What Is Slow Fashion?


Modern life can be amazing. We have all the information in the world in the palm of our hand, more opportunities than ever before, endless options to do whatever we want,…

Like, we can have sushi for lunch and pizza for dinner. Globalization, man…

But this constant stream of information, products and general nonsense sometimes becomes overwhelming. Don’t you think so? We feel we need to keep up with the incredibly fast pace everything follows. And this makes us somewhat anxious. We want everything and we want it now.

And, oh boy, when it comes to fashion. Let’s start by saying that keeping up with the pace of fast fashion is humanly impossible – we, mortals, don’t have the time or the closet space for it.

So we have this huge problem, right? We’re stuck with a fast fashion industry that doesn’t show signs of slowing down any time soon. A fashion industry soooo fast that doesn’t have time to look around and see all the harm it’s causing to people all over the world, animals and our environment.

But fret not, because the gods of sustainable fashion have brought us this other thing called slow fashion.

Slow fashion is amazing for many reasons – one of them being that it can motivate you live more intentionally. We all need a dose of that nowadays.

But there’s more than that to slow fashion. Let’s get into it.

Timeless style vs passing trends

slow fashion

Fast fashion is successful because it somehow manages to put new products into the market every.single.week.

And they use flashy trends to get our attention and make us want the newest thing – these are often the outfits you see your fav celebrities and influencers wearing on your timeline.

Try to remember all the times you’ve seen a new trendy piece of clothing you, like, literally NEEDED. Then you bought it, and one month later you realized you hated it. It felt as oldfashioned as an early 2000s bedazzled t-shirt. That’s how passing trends work.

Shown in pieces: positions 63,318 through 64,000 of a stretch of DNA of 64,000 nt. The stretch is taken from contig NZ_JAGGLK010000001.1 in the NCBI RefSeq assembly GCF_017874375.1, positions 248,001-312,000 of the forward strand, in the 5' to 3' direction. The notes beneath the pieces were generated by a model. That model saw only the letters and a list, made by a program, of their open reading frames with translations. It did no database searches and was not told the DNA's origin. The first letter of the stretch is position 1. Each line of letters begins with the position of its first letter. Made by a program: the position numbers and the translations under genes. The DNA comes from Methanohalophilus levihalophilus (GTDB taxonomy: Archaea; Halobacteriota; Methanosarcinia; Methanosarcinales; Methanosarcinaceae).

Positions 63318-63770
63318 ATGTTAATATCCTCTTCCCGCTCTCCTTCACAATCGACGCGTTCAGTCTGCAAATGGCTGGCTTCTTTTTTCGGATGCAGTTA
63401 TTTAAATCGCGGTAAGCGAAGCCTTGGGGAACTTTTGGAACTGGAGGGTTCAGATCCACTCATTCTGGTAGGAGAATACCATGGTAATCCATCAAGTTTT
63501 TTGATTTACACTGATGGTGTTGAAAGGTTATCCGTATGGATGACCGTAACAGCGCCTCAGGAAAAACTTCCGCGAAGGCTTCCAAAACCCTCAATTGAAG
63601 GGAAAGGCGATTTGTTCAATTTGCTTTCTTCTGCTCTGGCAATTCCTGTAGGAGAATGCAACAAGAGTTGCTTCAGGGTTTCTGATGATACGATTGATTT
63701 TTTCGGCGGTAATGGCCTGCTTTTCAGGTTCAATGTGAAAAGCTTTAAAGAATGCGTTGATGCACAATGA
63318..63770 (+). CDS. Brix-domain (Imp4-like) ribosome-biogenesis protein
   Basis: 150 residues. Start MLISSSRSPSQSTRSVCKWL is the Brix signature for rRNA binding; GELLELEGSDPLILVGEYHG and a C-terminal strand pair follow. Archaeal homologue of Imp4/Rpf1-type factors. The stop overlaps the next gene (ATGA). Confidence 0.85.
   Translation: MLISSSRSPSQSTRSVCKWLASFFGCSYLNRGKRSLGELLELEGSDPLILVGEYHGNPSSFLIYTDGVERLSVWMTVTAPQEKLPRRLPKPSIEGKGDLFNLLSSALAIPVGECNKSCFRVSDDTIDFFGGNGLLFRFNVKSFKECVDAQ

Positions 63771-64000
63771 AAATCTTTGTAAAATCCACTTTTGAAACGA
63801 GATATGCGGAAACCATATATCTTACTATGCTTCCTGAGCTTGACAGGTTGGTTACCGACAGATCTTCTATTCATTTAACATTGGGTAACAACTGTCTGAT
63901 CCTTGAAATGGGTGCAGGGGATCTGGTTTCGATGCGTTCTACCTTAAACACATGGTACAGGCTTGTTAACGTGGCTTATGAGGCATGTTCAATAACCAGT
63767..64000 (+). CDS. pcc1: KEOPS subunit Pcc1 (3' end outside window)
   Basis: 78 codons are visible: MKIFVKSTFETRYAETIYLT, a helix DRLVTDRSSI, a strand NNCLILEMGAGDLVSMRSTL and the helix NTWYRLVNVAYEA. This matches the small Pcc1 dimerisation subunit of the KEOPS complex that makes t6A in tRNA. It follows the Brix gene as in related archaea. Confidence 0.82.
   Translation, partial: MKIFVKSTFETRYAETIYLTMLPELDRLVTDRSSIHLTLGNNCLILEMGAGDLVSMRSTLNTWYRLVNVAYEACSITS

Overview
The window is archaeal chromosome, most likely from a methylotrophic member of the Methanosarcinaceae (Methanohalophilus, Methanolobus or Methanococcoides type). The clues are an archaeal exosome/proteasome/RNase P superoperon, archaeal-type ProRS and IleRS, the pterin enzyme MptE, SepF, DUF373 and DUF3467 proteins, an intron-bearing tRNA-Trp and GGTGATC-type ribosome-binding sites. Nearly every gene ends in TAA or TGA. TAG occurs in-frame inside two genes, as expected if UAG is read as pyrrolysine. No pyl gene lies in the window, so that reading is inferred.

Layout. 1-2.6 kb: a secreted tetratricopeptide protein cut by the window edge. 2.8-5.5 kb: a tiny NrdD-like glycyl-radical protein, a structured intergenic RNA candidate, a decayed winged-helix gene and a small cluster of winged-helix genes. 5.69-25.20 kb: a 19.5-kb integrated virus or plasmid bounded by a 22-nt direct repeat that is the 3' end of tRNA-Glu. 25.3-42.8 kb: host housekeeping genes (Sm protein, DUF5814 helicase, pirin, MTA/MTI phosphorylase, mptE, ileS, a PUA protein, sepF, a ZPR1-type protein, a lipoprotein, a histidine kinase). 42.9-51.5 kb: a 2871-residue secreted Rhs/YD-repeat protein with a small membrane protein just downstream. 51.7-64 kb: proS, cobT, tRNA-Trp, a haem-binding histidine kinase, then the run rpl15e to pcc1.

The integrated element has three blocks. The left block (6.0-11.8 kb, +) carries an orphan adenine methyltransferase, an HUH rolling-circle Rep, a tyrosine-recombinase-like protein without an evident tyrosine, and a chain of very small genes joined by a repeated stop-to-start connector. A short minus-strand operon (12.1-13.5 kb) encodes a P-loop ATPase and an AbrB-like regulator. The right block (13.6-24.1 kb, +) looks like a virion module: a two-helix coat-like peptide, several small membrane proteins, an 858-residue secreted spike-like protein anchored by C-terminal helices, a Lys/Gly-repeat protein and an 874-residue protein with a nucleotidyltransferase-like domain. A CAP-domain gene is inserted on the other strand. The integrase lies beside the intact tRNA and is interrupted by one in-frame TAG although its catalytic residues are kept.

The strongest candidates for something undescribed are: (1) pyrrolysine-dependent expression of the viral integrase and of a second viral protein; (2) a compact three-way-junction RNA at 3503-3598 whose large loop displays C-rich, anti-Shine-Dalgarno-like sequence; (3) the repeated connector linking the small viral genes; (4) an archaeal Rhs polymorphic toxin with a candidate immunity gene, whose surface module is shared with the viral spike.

So slow fashion is the total opposite. It focuses on timeless pieces that you can use today and in 10 years. Those basics we always need and love.

And by basics I don’t mean dull and boring clothes. No, no. Think about them as curated clothes, or signature pieces from a special brand. If you’re not sold on slow fashion yet check these brands out.

If you want to know how I quit fast fashion, head over to this post.

Consciousness vs mindless consumption

I’m not here to recite the Manifesto here. But we have to RElearn how to consume and leave impulsive consumption. We shouldn’t depend on things to be satisfied.

No, Margaret, buying the seventh dress of the week is not going to fix your problems.

Ok. Who doesn’t love wearing something new for the first time? It’s awesome, I agree. But spending our money consciously, thinking twice before doing it and just buying what we love,…these things make our lives simpler and make us even happier when we DO buy something we love.

And it’s such an awesome way to practice mindfulness, don’t you agree?

Of course, we don’t need to quit shopping, or become the perfect minimalist. But just try to rethink your relationship with what you own and ask yourself if what you own is what you really need.

Something that has helped me redefine my relationship with my clothes and has been creating capsule wardrobes. From time to time, you can do capsule wardrobe drills to help you realise which clothes make you happy / are useful and which ones are just taking up space.

If you want to learn how to create your first capsule wardrobe, read this post!

Quality vs waste

We said that timeless clothes are made to last. But, like, for real. So that if you want to keep wearing your fav mini skirt at age 80, you should be able to.